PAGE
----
Wednesday, August 28, 2013

Strong Woman Who Punches Hard

The portrayal of female characters in modern books and movies, especially genre fiction, is a narrow one. It is seen as morally imperative that these ladies fulfill a specific role: that of the “Strong Woman Who Punches as Hard as a Man.” Yet isn’t it rather Victorian to require that all heroines must be role models? Why are we so afraid that if all the women in action movies don’t wield fists of iron, the girls of American will become repressed maidens who faint at the sight of math?

Sophia McDougall has an interesting article in the New Statesmen, in which she points out how demeaning this role actually is. A few quotes (not all of it in the most delicate of language):

“Sherlock Holmes gets to be brilliant, solitary, abrasive, Bohemian, whimsical, brave, sad, manipulative, neurotic, vain, untidy, fastidious, artistic, courteous, rude, a polymath genius. Female characters get to be Strong.”

“The Strong Female Character has something to prove. She’s on the defensive before she even starts. She’s George from The Famous Five all grown up and still bleating with the same desperate lack of conviction that she’s ‘Every Bit As Good as a Boy.’ ”

“Nowadays the princesses all know kung fu, and yet they’re still the same princesses. They're still love interests, still the one girl in a team of five boys, and they’re all kind of the same. They march on screen, punch someone to show how they don’t take no shit, throw around a couple of one-liners or forcibly kiss someone because getting consent is for wimps, and then with ladylike discretion they back out of the narrative’s way.”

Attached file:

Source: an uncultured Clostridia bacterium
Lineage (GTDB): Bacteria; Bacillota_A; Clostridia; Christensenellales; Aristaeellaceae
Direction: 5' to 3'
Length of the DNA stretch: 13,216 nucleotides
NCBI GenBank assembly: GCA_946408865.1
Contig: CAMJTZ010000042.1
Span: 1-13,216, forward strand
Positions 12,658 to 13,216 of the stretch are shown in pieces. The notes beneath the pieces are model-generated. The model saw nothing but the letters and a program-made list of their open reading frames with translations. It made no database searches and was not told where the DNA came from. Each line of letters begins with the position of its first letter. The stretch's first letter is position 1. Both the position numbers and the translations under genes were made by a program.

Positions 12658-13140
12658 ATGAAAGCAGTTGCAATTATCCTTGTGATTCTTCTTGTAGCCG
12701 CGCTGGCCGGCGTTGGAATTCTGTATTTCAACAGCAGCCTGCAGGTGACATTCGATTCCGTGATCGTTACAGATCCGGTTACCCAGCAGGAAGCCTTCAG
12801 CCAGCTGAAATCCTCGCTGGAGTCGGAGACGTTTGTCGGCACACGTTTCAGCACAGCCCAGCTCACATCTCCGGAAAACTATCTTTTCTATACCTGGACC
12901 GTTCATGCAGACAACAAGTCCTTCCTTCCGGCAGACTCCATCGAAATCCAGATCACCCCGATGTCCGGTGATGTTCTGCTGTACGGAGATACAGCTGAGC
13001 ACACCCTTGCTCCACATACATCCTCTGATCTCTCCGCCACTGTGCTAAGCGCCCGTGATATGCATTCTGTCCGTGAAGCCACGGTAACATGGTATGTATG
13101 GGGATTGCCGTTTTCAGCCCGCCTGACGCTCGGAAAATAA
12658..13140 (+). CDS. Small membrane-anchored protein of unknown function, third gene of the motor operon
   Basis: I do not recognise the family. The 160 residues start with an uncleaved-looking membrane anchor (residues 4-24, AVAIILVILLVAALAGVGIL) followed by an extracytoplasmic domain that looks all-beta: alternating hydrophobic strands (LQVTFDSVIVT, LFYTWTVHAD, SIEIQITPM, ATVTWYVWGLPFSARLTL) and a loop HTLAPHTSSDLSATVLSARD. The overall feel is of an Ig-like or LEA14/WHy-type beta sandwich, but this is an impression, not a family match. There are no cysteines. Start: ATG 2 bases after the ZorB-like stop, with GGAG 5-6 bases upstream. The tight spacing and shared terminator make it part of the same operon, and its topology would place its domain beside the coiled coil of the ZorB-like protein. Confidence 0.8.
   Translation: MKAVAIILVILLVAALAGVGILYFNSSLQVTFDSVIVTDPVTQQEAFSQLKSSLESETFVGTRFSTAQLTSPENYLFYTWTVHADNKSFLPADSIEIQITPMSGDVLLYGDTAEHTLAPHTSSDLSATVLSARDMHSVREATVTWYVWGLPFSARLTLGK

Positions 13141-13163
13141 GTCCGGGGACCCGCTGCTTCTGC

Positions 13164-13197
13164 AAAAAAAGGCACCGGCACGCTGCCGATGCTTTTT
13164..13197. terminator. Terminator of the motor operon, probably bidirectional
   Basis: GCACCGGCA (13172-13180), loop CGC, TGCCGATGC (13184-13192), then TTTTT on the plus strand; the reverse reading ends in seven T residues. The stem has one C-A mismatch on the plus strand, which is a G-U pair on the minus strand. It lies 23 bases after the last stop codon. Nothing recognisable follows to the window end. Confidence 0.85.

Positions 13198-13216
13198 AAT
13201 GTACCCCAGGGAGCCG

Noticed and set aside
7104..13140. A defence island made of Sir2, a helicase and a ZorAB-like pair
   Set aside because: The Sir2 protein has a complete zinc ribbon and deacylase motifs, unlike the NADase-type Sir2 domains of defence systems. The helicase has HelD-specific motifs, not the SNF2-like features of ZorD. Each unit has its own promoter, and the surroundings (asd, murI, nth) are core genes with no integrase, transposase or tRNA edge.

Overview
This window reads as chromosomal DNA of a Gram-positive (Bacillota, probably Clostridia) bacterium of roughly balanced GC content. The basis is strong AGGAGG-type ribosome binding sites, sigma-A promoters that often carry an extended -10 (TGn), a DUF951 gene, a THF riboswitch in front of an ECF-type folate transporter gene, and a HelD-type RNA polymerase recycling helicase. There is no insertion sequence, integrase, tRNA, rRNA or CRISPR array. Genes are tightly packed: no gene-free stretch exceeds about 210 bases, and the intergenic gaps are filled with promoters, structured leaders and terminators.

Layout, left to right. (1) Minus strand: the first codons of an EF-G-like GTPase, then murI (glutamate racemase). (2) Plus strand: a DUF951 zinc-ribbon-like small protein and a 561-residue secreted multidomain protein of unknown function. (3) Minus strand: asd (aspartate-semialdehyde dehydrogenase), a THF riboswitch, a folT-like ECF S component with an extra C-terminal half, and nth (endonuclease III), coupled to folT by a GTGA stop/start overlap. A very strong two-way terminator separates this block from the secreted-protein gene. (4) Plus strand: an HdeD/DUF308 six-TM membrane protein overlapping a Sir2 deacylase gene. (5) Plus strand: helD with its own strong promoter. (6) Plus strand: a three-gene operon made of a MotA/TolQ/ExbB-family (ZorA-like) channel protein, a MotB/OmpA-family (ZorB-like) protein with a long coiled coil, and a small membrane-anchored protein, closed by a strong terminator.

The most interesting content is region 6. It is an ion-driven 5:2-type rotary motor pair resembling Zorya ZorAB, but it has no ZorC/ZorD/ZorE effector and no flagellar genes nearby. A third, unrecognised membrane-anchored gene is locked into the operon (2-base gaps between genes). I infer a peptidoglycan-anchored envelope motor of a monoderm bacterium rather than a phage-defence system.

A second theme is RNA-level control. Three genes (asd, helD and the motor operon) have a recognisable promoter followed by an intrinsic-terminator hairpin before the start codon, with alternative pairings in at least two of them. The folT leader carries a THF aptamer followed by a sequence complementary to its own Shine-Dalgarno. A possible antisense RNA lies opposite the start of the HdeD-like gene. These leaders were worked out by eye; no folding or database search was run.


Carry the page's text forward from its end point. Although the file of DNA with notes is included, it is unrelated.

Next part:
“I want a wealth of complex female protagonists who can be either strong or weak or both or neither, because they are more than strength or weakness. Badass gunslingers and martial artists sure, but also interesting women who are shy and quiet and do, sometimes, put up with others’ shit because in real life there’s often no practical alternative.”

Would any mainstream action movie allow a heroine to be as "weak" as Sherlock Holmes? 

McDougall’s critique is fascinating. It highlights the way that unctuous moralism in stories often backfires. Personally, I want my daughters to be strong and courageous. I also don't want them to be robbed of their femininity by modern feminism or pressured to behave according to our culture's narrow definition of "strong" (essentially, the idea that strong = aggressive). Our modern era doesn't seem to "get" that femininity is a varied, healthy, human thing. On the other hand, the Victorians did not get it 100% right either-- their popular fiction also took certain aspects of womanhood, exaggerated them, and portrayed that exaggerated version as the ideal female. Perhaps the real solution is to read stories from many eras, instead of limiting ourselves to the wisdom of only one.

This issue is all the more interesting because many cultural conservatives and Christian families gravitate toward "hero movies" (especially those made from classic comic books) as demonstrating the clash between good and evil, and as providing masculine role-models. If conservative Christian families feel that it is helpful to young men to identify (albeit in a limited degree) with Captain America or Superman, what of the young women? Can there be any inspiration in this kind of movie for them? 

What do you think? Does the narrow role of modern heroines cause harm, or is it merely irritating? 

Tom Gauld. 

Somewhat Related Reading:

- A post of my own on fantasy warfare and gender realism.

I'm linking up to Wednesdays with Words!